Shashoua says Find my Air Pods likely would have been released earlier, but wasn’t ready in a bug-free, stable form until now.

3. In-App Ratings Are Coming

With iOS 10.3, you’ll be able to rate apps without even going to the App Store. Developers will be able to ask you to rate and review their app while you’re using it.

This new in-app rating feature will presumably encourage more ratings, which is a good thing for the ecosystem overall. Users might not care too much about this, but it’s a “very significant” change for app developers, Shashoua says.

Meanwhile, developers will now be able to publicly respond to reviews. Here’s how the feature will work, according to Apple:

When iOS 10.3 ships to customers, [developers] will be able to respond to customer reviews on the App Store in a way that is available for all customers to see. (This feature will also be available on the Mac App Store.)

4. Verizon Customers Are Getting Upgraded Wi-Fi Calling

The update will bring an extra goodie for Verizon customers: upgraded Wi-Fi calling. T-Mobile, Sprint, and AT&T customers shouldn’t feel left out because they already have this.

As MacRumors explains, Verizon users will be able to make and receive Wi-Fi calls on iCloud-connected devices, such as the iPad, iPod touch, Apple Watch, and “most 2012 or later Macs.” The feature will even work if your iPhone is off or connected to a different Wi-Fi network, as long as both devices are signed into the same Apple ID.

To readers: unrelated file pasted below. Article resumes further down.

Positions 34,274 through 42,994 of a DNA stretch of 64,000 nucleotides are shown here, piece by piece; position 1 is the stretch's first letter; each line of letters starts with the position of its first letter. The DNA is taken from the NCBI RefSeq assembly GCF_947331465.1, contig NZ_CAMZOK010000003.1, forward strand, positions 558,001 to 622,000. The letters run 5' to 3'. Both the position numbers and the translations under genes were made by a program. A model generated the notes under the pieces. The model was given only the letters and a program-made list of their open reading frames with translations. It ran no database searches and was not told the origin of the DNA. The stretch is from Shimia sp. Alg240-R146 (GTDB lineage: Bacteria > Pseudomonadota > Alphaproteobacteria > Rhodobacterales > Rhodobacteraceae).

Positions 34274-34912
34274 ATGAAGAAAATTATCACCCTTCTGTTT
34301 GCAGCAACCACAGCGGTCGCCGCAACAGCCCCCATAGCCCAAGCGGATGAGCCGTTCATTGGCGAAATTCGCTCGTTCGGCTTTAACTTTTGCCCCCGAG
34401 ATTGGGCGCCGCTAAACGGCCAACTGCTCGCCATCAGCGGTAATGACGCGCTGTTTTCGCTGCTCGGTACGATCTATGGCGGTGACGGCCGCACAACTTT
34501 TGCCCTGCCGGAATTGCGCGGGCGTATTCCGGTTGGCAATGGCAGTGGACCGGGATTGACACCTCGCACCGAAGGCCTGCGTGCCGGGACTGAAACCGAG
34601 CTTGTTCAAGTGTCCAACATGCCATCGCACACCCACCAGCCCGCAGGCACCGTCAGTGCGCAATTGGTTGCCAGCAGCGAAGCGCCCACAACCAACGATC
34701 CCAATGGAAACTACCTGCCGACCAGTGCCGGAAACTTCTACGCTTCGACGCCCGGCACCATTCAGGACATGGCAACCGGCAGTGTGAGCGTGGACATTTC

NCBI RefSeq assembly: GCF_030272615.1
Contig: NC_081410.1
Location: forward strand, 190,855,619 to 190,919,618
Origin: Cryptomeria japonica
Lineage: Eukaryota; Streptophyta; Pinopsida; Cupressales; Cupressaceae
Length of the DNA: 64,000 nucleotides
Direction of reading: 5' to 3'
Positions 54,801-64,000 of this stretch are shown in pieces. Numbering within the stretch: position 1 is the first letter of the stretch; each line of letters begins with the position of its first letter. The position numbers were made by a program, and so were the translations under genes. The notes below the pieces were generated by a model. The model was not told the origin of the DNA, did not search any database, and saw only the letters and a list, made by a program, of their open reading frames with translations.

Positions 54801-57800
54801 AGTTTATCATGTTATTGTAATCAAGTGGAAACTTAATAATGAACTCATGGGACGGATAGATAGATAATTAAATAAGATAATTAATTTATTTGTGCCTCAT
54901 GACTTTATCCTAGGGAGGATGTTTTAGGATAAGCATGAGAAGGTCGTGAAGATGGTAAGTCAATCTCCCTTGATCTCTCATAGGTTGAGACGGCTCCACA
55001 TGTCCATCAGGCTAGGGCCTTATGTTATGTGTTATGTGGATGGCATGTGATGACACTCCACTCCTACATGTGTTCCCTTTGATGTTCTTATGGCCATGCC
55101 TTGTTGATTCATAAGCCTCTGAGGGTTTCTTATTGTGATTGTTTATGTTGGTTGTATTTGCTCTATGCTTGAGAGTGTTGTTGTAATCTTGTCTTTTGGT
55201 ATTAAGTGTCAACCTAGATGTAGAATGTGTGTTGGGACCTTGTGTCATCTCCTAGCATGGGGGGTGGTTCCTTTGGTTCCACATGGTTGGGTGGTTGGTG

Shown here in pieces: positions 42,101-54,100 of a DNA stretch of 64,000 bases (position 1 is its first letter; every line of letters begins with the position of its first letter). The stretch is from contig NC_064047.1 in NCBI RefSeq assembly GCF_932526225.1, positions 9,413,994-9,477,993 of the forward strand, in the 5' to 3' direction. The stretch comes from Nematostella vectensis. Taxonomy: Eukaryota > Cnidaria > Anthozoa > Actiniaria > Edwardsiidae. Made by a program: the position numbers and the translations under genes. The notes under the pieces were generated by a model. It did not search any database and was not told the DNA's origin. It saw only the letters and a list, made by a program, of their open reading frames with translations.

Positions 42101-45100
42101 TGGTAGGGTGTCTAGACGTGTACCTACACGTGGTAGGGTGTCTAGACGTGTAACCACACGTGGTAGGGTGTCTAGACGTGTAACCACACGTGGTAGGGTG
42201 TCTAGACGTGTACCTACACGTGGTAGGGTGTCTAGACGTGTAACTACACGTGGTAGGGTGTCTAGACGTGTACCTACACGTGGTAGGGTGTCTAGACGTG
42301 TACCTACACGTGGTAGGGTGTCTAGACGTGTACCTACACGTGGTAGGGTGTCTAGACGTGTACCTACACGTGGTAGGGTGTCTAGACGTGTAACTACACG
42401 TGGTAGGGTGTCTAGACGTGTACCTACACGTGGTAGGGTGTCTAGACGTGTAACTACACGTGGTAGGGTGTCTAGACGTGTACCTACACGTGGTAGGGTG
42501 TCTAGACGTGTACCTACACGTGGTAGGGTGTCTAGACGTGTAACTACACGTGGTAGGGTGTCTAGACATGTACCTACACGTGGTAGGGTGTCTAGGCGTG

To enable this, just head over to Settings > Phone > Calls on Other Devices, and toggle that option on, according to Forbes. From there, you’ll see a list of devices you can connect, and you’ll be able to toggle each one on or off as you see fit.

Verizon customers already have a version of Wi-Fi calling, but it requires devices to be on the same Wi-Fi network as your iPhone and for your iPhone to be turned on. As Forbes notes, this upgraded version should come in handy when your phone is out of battery.

5. It’s Expected to Arrive This Spring, But You Can Get It Right Now

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At this point, there’s no word exactly when Apple will release iOS 10.3 to the general public, but it’s expected some time this spring. Those who can’t wait that long and are willing to try it out in beta form can do so right now.

The iOS 10.3 public beta is available to members of Apple’s Beta Software Program. Anyone with a valid Apple ID can sign up to participate in the program and get access to the beta software. To get started, just click the link above on your iOS device, then log in with your Apple ID or create a new one. Be sure to back up your iPhone or iPad via iTunes before you begin.

Keep in mind that you’ll be using pre-release software, so it may “contain errors or inaccuracies and may not function as well as commercially released software,” Apple warns. Each public beta comes with a Feedback Assistant app, which can be found on the second page of your Home screen on your iOS device. As you play around with the new mobile OS and you encounter an issue, just fire up that app to send your feedback directly to Apple.

The folks at 9to5Mac put together a good video showing how to install the beta software; check it out above.